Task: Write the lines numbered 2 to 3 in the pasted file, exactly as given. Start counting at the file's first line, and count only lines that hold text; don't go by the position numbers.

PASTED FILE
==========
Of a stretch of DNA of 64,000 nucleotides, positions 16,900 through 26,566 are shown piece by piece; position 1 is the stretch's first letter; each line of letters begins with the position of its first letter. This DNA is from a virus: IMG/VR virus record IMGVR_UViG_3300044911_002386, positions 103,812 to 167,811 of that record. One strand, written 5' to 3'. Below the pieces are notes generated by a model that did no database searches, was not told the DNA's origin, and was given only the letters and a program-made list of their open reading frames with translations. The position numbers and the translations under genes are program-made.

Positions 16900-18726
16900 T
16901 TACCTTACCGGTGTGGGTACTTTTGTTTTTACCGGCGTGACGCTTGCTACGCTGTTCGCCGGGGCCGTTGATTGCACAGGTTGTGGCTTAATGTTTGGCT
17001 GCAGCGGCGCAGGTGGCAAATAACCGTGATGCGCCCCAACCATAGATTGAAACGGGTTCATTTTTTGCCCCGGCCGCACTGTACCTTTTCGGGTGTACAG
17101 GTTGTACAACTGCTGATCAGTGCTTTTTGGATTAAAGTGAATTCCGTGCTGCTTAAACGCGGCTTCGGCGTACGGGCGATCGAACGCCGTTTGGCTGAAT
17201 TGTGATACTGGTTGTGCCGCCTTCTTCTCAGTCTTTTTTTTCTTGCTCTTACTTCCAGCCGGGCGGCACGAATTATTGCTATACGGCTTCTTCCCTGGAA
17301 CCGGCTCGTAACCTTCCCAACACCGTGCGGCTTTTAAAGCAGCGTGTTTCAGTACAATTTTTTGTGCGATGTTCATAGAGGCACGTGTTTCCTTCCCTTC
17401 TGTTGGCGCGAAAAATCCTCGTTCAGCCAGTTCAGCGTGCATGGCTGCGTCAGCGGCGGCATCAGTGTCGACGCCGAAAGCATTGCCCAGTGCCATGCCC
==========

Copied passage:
Positions 16900-18726
16900 T